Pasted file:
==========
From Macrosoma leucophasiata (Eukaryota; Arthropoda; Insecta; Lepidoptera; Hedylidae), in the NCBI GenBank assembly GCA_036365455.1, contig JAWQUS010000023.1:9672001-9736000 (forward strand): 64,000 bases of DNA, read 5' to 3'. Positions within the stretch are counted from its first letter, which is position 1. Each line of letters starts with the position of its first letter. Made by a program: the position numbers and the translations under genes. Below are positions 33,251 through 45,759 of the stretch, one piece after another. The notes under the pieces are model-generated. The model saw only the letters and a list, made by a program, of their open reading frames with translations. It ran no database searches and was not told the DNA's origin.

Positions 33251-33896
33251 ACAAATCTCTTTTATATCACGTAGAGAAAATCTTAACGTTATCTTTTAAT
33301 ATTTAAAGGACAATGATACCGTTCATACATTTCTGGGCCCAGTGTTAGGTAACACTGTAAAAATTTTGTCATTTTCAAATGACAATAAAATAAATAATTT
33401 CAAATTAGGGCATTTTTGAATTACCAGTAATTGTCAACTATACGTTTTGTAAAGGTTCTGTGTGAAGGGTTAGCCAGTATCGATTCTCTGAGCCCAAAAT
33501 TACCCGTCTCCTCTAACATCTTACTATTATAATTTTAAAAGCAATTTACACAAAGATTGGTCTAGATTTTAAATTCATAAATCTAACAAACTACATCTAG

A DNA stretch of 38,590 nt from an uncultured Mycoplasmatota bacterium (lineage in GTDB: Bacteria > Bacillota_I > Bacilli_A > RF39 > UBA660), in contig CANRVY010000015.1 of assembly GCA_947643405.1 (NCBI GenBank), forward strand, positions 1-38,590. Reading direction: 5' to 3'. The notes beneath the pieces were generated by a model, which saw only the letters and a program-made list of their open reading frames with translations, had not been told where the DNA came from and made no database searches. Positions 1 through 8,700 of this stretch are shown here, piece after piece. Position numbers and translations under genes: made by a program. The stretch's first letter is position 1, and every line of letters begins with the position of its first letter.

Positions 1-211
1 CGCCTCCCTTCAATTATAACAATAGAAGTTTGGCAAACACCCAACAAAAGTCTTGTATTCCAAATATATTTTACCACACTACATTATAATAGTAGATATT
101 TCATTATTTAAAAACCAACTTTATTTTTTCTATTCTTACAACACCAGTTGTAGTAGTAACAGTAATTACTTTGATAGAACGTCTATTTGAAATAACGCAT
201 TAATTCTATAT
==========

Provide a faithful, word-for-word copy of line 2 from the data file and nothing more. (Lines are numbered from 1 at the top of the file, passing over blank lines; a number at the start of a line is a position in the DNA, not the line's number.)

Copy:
Positions 33251-33896